Employability is a high priority at UWL and we are proud that 97% of graduates are in employment within six months of graduating. In Psychology our unique ‘Experiencing Psychology in Practice’ module provides placements in the third year. When our graduates leave us, they not only feel prepared, they are eager to continue putting their skills into practice.
3. Student Support
Psychology staff are dedicated to providing a quality student experience. From designing and delivering engaging, interesting, and challenging lectures and seminars, to providing unparalleled levels of student support, the team at UWL Psychology are there to make sure that you fulfil your true potential as an undergraduate.
4. Research and Innovation
We are also dedicated to conducting innovative research in a variety of psychological disciplines for example, investigating the effect of psycho-social intervention in helping quiet, withdrawn school children, attitudes behind sexual violence, binge drinking and how this might link with impulsivity and social networking sites. The team are conducting research that has very real and dramatic implications for psychological theory and social policy.
Where does all this happen? Based in the heart of West London, the University is situated close to the capital. This location provides ample opportunity for students to gain access to real world experience and skills at a number of organisations and charities that are within easy reach of UWL.
We have a range of specialised equipment and software as well as dedicated rooms available to supports students when undertaking their dissertation projects and are used during teaching where appropriate.
We have computer experiment generator software such as SuperLab and EPrime. We also have specialised equipment, for example Biopacs and an eye-tracker. Alongside this we hold a range of questionnaires as well as validated cognitive abilities test batteries.
Teaching methods you will encounter include:
• Tutorials (small groups and one-to-one)
• Supported on-line tasks
Many of our assessments are designed to help students develop important transferable skills.
The types of assessment you will encounter include:
• Exams (unseen, seen and open book)
• Literature reviews
• Critical reviews
• Report writing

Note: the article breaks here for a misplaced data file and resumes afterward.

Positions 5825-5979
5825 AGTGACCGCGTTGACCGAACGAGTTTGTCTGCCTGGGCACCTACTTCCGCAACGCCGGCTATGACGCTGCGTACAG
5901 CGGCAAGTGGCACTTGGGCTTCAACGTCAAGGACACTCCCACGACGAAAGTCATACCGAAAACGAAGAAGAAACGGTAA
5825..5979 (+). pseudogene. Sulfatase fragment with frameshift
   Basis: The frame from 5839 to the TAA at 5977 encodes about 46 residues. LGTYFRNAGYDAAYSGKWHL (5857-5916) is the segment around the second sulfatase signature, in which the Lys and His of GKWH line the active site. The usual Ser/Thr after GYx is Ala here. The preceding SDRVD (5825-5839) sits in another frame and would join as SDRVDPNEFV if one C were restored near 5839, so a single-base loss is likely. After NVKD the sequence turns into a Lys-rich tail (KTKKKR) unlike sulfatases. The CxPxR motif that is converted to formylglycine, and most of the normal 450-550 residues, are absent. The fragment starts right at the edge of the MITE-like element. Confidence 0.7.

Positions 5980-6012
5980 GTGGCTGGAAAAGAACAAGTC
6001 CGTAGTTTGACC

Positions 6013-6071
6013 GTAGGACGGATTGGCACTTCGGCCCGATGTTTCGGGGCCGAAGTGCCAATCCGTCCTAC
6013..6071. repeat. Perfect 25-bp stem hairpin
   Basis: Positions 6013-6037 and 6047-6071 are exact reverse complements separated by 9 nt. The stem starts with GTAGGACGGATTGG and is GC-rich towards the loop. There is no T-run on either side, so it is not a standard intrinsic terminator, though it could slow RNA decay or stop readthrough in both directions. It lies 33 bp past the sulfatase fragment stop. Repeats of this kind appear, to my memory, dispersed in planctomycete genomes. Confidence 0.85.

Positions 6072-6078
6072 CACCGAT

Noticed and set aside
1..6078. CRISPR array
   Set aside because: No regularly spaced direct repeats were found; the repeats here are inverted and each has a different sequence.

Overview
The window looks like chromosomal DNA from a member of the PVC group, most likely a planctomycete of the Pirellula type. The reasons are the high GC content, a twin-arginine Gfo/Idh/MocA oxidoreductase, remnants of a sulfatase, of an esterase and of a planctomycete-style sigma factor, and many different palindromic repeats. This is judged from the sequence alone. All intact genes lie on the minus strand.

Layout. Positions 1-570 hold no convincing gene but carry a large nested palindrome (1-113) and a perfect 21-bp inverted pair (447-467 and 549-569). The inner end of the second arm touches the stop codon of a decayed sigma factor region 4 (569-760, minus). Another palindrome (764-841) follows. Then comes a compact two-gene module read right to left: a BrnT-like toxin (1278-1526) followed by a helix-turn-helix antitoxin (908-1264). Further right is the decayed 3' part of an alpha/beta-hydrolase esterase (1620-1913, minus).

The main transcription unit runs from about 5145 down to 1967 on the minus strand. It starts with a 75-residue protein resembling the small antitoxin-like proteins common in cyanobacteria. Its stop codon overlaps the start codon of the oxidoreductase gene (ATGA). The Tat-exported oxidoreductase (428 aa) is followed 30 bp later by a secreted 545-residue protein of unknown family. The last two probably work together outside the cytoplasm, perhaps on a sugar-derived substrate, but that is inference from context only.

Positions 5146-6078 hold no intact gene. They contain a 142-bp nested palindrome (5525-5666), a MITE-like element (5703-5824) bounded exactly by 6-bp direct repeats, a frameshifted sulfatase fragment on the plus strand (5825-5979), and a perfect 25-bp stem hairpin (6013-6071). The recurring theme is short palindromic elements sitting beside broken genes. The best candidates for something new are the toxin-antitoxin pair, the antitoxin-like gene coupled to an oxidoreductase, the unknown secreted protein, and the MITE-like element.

• Oral Presentations
• Case studies
• Group work
Psychology staff are dedicated to helping students reach their full potential. Our students are allocated a personal tutor who is able to offer academic and pastoral support throughout your time at UWL. This support extends to the wider university community where the mentoring team are always on hand to help.
What our students say
Nyasha Chingosho, BSc Psychology
"Three words to describe my university experience: Very, very good.
My favourite aspect of the Psychology course was the research studies area, as I found this was directly useful for my studies. For my next step - I have already successfully applied and got a job in the mental health department at a hospital and cannot wait to start in September."
James Lavan, BSc Psychology
"Three words to describe my university experience: Interesting. Informative. Friendly.
Meeting lots of new people has been one of the best things. Now I have graduated, I am going on to work as a head hunter at a recruitment consultancy."
Jobs and placements
Due to the changing landscape of higher education, employability within university education is more important than ever before, and at UWL there is no exception. As part of UWL's 'Ambition 2018' strategy – 'linking learning to the world of work' – the Psychology courses at UWL focus on employability at all levels. This involves not only equipping undergraduates with the firm theoretical foundation they need for their chosen careers, but by encouraging application of that knowledge throughout their degree.